The website provides Earth science educational activities, curricula, teacher professional development, education standards, virtual field trips, videos and animations, assessment materials, funding opportunities, award information, organization contacts, and additional resources.
Education GeoSource boasts user-friendly functionality and offers more than 3,500 resources. The website makes it easier than ever to find what you're seeking, for example, allowing users to search for activities by a given standard of the Next Generation Science Standards.
A major feature of AGI's Center for Geoscience & Society, the website's free geoscience education resources, curated from a variety of sources, are available with the click of a mouse or the tap of a finger. Join the up to 4,000 visitors a month who come to Education GeoSource to find useful resources.
Visit Education GeoSource today. Find the geoscience education resources you're seeking, review our collections, suggest additional resources, and help us strengthen the collection!
Are you a "water waster"? Earth Science Week 2019 is helping you estimate your water-usage habits with the GRACE Communications Foundation's Water Footprint Calculator. This tool illustrates how activities we do every day impact water use.
Do you drive to work? Do you prefer showers or baths, and how long do you take them for? Do you eat meat? So much of what we do, from shopping to dishwashing, uses water. The Water Footprint Calculator asks a series of questions about your day-to-day life, calculating the number of gallons used after each question. Watch a background water graphic rise (or fall) as you answer each question. The site also provides facts about water usage and tips to lower your footprint.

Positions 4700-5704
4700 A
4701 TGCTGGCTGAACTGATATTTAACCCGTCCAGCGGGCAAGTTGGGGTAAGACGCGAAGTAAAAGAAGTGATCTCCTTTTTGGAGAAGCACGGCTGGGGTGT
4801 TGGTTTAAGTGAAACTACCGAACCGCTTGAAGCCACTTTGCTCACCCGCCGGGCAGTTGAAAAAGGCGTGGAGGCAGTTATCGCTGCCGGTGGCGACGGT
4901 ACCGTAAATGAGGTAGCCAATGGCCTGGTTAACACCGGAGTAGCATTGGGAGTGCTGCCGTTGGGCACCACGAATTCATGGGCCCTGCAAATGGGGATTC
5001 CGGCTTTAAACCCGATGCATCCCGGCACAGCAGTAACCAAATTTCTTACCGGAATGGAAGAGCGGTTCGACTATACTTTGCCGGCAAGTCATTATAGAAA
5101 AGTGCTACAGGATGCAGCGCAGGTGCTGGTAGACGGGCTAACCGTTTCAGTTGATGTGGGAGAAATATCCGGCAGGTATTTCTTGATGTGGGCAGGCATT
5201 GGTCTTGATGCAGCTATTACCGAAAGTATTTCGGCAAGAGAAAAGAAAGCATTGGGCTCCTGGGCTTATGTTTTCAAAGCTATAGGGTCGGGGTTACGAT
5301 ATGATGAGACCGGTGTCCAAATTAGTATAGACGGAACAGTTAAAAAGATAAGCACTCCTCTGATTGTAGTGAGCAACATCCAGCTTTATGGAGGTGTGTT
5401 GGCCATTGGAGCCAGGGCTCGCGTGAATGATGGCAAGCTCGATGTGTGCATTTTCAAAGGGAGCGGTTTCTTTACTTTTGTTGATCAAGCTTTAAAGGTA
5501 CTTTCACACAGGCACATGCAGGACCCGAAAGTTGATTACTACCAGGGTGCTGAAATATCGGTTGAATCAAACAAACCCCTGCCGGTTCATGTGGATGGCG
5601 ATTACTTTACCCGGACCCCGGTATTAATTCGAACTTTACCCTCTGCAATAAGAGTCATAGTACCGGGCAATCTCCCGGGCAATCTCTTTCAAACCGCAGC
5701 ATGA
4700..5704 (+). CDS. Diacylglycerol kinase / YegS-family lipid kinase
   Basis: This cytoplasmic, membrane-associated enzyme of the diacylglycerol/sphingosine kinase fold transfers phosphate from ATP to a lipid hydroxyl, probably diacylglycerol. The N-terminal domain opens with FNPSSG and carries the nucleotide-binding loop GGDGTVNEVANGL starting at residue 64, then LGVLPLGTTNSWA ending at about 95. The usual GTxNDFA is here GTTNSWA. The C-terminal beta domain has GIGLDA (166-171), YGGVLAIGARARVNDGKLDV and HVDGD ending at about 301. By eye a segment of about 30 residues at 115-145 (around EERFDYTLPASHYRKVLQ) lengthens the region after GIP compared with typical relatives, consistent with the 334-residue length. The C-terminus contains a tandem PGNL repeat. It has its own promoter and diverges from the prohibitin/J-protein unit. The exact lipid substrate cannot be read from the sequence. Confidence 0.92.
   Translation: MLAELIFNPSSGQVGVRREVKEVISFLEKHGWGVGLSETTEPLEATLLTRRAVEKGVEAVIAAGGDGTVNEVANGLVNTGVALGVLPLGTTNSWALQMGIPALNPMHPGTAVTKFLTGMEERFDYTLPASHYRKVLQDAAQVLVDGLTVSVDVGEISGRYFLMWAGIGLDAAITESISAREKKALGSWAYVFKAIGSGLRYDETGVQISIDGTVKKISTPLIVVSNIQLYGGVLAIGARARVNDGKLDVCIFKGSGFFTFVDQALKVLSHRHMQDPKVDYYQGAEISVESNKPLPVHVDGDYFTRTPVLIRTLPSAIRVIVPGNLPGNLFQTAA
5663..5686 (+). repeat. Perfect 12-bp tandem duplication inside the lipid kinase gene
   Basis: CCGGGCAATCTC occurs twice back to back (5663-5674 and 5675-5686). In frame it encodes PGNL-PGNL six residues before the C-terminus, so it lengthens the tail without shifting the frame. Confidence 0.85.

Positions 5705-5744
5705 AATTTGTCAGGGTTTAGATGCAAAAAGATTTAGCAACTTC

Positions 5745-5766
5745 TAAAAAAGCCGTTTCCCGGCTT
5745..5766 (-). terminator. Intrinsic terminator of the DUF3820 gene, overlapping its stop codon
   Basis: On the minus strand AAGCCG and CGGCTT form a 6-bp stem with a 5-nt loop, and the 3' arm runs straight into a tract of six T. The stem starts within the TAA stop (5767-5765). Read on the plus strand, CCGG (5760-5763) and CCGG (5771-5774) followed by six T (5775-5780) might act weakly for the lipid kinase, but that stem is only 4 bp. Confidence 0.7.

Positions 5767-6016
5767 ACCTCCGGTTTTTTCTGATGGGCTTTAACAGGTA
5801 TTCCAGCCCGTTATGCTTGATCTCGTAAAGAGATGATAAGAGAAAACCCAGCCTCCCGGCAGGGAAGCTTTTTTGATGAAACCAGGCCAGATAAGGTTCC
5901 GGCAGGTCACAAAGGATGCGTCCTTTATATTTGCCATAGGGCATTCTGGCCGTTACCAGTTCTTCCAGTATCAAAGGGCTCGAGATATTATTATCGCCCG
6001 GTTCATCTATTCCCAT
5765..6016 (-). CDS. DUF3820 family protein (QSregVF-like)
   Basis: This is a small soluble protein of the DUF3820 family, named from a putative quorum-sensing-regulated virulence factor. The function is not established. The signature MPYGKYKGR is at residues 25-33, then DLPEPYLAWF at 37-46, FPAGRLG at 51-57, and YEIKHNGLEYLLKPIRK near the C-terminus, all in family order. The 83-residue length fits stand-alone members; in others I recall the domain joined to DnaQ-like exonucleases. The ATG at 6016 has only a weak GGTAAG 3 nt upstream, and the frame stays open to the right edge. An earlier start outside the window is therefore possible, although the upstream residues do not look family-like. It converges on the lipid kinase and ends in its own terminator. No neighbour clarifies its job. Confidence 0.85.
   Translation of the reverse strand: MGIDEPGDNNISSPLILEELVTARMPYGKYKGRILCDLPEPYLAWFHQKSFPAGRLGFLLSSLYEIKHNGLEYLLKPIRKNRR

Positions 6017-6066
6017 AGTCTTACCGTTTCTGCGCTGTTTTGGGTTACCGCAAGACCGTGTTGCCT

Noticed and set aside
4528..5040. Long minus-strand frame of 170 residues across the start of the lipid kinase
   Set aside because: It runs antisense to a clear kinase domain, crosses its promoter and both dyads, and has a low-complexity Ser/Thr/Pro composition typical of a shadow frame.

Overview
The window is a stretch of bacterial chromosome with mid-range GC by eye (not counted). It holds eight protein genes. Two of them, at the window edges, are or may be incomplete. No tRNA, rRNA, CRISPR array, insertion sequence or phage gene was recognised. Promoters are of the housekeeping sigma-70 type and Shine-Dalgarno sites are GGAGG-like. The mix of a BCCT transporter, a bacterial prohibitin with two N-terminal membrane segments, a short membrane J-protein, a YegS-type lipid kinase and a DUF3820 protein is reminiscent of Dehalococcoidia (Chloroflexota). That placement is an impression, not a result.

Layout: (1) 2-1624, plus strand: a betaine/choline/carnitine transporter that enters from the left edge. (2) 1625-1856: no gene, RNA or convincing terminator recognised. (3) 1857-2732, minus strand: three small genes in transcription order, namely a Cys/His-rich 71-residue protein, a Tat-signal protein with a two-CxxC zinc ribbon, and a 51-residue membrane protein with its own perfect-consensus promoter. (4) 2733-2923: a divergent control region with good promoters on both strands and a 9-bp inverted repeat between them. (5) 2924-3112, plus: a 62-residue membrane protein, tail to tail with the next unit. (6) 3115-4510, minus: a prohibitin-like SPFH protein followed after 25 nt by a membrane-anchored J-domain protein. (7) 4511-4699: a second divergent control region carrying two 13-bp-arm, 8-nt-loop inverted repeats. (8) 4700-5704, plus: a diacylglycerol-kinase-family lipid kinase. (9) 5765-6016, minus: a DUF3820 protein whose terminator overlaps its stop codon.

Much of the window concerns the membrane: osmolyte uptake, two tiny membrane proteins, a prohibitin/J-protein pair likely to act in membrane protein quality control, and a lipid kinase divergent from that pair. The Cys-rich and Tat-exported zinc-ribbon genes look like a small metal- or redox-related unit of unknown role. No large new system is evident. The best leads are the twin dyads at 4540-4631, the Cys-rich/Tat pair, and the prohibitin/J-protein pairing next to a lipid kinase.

Whether you're a water waster or water warrior, The Water Footprint Calculator is a fun tool to learn more about sustainability. The Water Footprint Calculator is available on desktop computers, as well as mobile and tablets.
To kick off Earth Science Week 2019 in style, watch the promotional video produced by AGI to trumpet the importance of the Earth sciences and the celebration's role in promoting public awareness.
Why is Earth science a big deal? How does Earth Science Week help promote learning and teaching about the subject? And what can you do to get involved? Find out in this brief, exciting, eye-popping video - and discuss what you're learning together.
Earth Science Week continues to offer eligibility for its annual photography and video contests to international audiences. Members of all AGI Member Societies and members of AGI's International Associate Societies are eligible to participate in the photography contest, while the Video contest is open to everyone. Though previously open only to residents of the United States, the contests have always been a major part of Earth Science Week, which this year is being celebrated October 13-19.
International members of AGI Member Societies and members of AGI International Associate Societies, as well as U.S. residents, are encouraged to enter this year's Earth Science Week photography contest, "Exploring Earth Science." The video contest, "Many Paths to Earth Science," is open to national and international audiences of any age. These individuals are invited to use a camera to show how people of various backgrounds and abilities participate in geoscience.